Solzhenitsyn and the Russian Question

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The death of
Alexander Solzhenitsyn produced predictable reactions from Western
commentators. Yes, they said, he was a moral giant for so bravely
exposing the evils of the Soviet penitential system in The
Gulag Archipelago
; but he later compromised his moral stature
by failing to like the West and by becoming a Russian nationalist.

A perfect example of this reasoning was Anne Applebaum’s piece
in The Guardian. Herself the author of a history of the Gulag,
she wrote,

In later
years, Solzhenitsyn lost some of his stature …thanks to his
failure to embrace liberal democracy. He never really liked the
west, never really took to free markets or pop culture.

Such comments
reveal more about their author than about their subject. We are
dealing here with something I propose to call geo-ideology: the
alas now widespread prejudice that “West” and “democracy”
are identical concepts. In the minds of such commentators, moreover,
the “West” is also identical with “free markets”
and “pop culture.” The “West,” apparently no
longer means “the Christian religion” or even that body
of inheritance from the magnificent treasure-house of the cultures
of Athens and Rome. Instead it means MTV, coke and Coke.

At every level these assumptions are false. Let us start with “free
markets,” the endlessly repeated shibboleth of the globalisers.
By what possible criterion can Russia be said to have a less free
market than the United States of America, or than the majority of
European Union member state? One of the key measure of the freedom
of a market is the amount of private income consumed by the state.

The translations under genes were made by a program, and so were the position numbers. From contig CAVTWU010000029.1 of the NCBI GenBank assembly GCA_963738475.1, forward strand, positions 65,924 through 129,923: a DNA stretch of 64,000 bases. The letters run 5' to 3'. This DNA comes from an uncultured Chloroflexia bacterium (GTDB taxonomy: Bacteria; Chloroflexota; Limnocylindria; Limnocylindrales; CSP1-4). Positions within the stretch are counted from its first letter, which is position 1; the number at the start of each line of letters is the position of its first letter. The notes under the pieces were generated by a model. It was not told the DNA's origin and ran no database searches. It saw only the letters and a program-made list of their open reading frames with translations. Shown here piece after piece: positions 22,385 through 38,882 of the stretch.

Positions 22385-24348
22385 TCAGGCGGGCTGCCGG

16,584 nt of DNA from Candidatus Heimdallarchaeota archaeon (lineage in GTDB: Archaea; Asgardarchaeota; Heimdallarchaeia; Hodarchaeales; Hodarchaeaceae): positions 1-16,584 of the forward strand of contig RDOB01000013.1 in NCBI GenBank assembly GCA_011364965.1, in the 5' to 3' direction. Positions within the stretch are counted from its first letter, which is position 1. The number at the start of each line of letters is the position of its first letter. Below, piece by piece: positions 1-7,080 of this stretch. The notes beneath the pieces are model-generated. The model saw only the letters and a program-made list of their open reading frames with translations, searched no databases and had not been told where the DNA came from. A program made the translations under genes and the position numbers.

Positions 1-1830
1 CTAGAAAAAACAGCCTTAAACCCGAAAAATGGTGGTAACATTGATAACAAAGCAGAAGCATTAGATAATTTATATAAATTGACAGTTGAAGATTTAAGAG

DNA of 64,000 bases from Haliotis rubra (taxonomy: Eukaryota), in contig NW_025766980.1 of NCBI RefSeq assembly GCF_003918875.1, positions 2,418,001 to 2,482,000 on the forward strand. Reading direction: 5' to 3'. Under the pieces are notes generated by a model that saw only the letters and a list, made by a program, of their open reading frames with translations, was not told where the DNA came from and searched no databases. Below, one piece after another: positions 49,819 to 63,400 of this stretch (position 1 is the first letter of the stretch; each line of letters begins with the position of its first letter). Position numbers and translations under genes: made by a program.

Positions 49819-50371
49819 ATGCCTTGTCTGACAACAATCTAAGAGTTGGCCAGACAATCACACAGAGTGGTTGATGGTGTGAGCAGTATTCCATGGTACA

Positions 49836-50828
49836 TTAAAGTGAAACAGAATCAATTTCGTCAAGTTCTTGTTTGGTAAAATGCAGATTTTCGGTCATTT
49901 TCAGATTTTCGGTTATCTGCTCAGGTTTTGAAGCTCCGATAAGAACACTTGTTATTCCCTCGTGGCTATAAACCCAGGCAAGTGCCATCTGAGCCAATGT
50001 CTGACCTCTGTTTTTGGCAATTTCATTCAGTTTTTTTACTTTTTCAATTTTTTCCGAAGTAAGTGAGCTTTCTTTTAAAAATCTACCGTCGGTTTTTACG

The income tax rate in Russia is fixed at a flat rate of 13% –
a fraction of the 25% or so paid in the US, 33% of so paid in the
United Kingdom and the 40% or more paid in continental Europe. As
for pop culture, Russia unfortunately has plenty of it. Her youth
are just as imbued with it, unfortunately, as the youth of Europe
and America.

The comments also fail to present the reader with any serious analysis
of Solzhenitsyn’s political position. The author makes vague
and disparaging references to the unsuitability of Solzhenitsyn’s
“vision of a more spiritual society” and to his “crusty
and old fashioned nationalism” – judgements which appear
to owe much to the Soviet propaganda she says she rejects. But she
fails to allow the reader to know just what she means. Surely, on
the occasion of a man’s death, it might be opportune to tell
people about what he thought.

Anyone who reads Solzhenitsyn’s astonishing essay from 1995,
The Russian Question at the End of the Twentieth Century,
will see that this caricature is nonsense. There is nothing irrational
or mystical about Solzhenitsyn’s political positions at all
– and he makes only the most glancing of references to the
religion which, we all know, he does indeed hold dear. No, what
emerges from this essay is an extremely simple and powerful political
position which is easily translated into contemporary American English
as “paleo-conservatism.”

Solzhenitsyn makes a withering attack on three hundred years of
Russian history. Almost no Russian leader emerges without censure
(he likes only the Empress Elizabeth [1741–1762] and Tsar Alexander
III [1881–1894]); most of them are roundly condemned. One might
contest the ferocity of Solzhenitsyn’s attacks but the ideological
coherence of them is very clear: he is opposed to leaders who pursue
foreign adventures, including empire-building, at the expense of
the Russian population itself. This, he says, is what unites nearly